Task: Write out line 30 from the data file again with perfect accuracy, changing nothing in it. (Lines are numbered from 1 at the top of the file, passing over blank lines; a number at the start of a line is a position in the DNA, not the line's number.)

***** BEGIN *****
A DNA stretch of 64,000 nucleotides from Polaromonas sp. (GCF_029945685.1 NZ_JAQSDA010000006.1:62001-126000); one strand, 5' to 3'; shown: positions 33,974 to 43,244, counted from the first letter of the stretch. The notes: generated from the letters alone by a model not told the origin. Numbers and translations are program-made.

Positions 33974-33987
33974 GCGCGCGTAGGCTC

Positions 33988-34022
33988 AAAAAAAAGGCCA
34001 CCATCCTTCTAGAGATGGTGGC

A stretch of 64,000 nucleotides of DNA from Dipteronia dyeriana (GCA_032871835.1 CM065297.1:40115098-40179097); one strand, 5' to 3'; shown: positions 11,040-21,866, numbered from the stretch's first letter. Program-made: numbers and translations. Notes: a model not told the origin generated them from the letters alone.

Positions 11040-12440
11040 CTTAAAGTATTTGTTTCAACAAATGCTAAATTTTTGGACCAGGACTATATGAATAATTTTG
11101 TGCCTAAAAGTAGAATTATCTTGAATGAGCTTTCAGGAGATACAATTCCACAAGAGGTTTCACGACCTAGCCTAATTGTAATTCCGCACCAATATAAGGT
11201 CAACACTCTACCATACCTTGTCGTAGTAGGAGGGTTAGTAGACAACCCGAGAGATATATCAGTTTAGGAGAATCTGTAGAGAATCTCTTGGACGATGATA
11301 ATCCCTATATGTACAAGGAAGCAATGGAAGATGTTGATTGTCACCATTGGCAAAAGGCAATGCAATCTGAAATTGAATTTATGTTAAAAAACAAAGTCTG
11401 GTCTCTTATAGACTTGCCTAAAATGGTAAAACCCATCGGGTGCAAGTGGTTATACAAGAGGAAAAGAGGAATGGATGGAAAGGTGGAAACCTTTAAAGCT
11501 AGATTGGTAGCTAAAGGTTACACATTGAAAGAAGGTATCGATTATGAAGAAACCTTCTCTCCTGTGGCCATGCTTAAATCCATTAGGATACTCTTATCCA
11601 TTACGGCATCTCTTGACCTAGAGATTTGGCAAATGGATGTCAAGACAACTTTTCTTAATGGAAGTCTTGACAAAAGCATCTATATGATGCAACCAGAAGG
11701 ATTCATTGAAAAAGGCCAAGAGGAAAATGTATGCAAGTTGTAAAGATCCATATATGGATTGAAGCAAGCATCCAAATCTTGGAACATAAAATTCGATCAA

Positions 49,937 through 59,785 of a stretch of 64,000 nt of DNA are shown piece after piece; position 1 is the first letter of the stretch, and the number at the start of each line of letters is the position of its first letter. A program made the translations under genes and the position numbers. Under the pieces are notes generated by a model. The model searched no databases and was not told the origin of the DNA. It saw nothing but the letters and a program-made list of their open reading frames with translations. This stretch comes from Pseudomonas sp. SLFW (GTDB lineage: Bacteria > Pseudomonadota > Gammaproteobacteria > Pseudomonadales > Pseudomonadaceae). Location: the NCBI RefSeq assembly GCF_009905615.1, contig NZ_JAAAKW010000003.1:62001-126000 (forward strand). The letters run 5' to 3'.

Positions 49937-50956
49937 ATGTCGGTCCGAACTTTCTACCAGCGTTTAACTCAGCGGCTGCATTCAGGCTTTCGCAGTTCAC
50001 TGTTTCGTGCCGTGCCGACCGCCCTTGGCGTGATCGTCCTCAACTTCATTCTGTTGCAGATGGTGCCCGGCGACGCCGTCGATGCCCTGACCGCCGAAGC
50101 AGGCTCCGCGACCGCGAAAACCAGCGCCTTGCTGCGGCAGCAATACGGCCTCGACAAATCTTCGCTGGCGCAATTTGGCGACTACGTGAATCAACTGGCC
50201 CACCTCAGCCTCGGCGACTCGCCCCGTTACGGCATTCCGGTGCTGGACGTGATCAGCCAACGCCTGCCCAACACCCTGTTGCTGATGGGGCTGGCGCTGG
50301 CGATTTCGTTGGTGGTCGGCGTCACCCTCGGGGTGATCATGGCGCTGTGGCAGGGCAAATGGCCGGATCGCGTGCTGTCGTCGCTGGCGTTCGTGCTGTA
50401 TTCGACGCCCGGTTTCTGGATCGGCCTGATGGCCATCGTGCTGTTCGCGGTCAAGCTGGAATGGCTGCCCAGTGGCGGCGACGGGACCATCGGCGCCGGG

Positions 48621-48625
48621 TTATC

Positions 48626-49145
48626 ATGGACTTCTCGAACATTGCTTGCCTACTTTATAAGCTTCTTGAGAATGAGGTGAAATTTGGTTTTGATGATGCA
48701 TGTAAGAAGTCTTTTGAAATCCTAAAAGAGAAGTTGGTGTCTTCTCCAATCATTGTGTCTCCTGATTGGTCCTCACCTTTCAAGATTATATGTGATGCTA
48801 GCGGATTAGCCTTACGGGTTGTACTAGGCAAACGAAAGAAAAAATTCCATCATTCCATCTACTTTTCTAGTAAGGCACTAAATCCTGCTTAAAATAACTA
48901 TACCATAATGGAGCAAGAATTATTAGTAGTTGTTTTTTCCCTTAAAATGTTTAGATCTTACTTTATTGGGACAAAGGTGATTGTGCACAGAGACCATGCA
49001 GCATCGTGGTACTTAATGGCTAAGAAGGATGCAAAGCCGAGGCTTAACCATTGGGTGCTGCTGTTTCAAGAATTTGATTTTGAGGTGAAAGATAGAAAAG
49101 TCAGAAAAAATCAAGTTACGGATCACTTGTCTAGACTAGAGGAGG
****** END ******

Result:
48801 GCGGATTAGCCTTACGGGTTGTACTAGGCAAACGAAAGAAAAAATTCCATCATTCCATCTACTTTTCTAGTAAGGCACTAAATCCTGCTTAAAATAACTA